DUDE CORNER: This Film Isn’t Sexist, It’s Historically Accurate to a Time Before Women Had Interiority 

Dude Corner

What’s up, everybody! Dude Corner here. As a critical thinker, when someone suggests a film is sexist, I immediately prepare myself to evaluate the claim with level rationality and (obviously) a healthy dose of skepticism. So you can imagine, when a female colleague accused a 1950s period drama of sexism, I had to give my head a good clearing shake before I could even begin to assess and dismantle the assertion.


I knew it would be difficult to explain what was really going on here: Those who are quick to cry “ism” often can’t see that films set in the past aren’t sexist or racist – they’re just historically accurate to a time before women had any interiority at all. This is like an objective fact.


Over the last century, the condition of the American woman has drastically changed, and no one is gladder for that fact than me. I think it’s wonderful that women now have rich internal lives, complicated and at times contradictory desires, and all-around psychological existence: All important elements to merit the representation of a movie character with, for instance, lines.


However I could hardly begin explaining this to my woman friend, let’s call her Jenny (my preferred female character name) before she launched into a tirade about how there’s “a clear difference between a film representing the existence of sexism and a film being sexist in its construction of female characters”. Unfortunately, her hysterical rant betrayed a real ignorance of American history and obvious ignorance of the fact that you can’t have interiority if you don’t wear pants. This is science!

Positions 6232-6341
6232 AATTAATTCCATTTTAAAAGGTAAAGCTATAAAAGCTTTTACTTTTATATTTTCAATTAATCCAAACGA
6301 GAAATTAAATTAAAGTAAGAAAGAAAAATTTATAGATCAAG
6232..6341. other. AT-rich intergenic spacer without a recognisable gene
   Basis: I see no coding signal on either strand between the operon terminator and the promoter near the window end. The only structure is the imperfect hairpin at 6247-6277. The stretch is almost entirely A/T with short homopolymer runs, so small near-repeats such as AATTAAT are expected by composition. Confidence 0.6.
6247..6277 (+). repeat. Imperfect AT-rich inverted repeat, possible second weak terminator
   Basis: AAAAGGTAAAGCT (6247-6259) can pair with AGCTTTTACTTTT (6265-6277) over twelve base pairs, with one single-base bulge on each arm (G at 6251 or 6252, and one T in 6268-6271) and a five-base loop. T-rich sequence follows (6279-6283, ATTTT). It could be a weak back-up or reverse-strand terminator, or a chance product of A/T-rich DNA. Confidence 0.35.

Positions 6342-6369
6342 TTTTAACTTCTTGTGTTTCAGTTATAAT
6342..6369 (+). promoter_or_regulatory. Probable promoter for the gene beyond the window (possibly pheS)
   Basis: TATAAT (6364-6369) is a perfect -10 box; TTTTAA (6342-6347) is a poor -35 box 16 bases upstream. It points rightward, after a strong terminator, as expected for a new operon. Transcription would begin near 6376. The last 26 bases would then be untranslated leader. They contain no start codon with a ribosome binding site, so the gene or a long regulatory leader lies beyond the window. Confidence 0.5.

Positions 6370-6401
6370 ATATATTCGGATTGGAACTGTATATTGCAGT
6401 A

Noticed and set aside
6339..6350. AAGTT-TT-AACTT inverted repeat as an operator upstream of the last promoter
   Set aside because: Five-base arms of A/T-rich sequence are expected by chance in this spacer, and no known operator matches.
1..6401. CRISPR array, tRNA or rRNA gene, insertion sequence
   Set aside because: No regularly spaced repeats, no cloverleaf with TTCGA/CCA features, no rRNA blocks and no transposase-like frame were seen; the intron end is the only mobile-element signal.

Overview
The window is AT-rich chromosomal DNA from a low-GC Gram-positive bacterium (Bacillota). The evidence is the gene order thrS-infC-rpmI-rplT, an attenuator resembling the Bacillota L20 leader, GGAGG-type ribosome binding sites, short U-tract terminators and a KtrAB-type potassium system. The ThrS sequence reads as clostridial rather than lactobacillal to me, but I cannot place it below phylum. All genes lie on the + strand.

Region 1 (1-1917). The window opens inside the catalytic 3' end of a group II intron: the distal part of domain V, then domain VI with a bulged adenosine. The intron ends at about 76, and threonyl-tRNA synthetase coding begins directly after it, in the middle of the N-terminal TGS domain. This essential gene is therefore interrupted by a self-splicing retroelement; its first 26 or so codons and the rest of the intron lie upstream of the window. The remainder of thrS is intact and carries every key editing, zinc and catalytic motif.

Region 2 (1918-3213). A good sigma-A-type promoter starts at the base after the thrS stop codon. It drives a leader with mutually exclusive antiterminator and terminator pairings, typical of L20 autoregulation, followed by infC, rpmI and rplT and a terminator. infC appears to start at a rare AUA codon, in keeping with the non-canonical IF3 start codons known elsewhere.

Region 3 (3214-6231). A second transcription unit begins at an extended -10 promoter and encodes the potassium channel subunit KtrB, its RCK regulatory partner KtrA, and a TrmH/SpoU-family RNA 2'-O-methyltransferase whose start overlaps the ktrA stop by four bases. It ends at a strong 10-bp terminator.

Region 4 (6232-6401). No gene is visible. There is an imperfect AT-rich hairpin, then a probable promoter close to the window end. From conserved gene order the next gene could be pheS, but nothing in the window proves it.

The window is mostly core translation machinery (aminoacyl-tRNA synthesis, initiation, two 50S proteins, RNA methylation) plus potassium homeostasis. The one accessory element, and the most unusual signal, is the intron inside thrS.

It is simply a fact that in the 50s, women were relegated to the domestic sphere, dissuaded from professional and intellectual pursuits, and were generally more attractive because they tried harder.


It’s not women’s fault that these conditions led to (or did they? Sort of a chicken/egg situation but that’s a sparring topic for another time) a lack of inner conflict beyond figuring out the best way to get a pot roast stain out of a carpet! But it would be anachronistic for a period film to suggest otherwise.


I asked Jenny point-blank: A film can accurately represent the past without being sexist. Why the inability to hold two ideas in your head at once?


When I backed her into this intellectual corner, she had nothing, and simply groaned with fury, then walked away muttering about me being an idiot. Yeah, right!


So with a point well made, I’ll leave you. Be sure to tune into my next post where I’ll be explaining why Gone With the Wind isn’t racist, it’s just from a time before black people felt so negatively about slavery.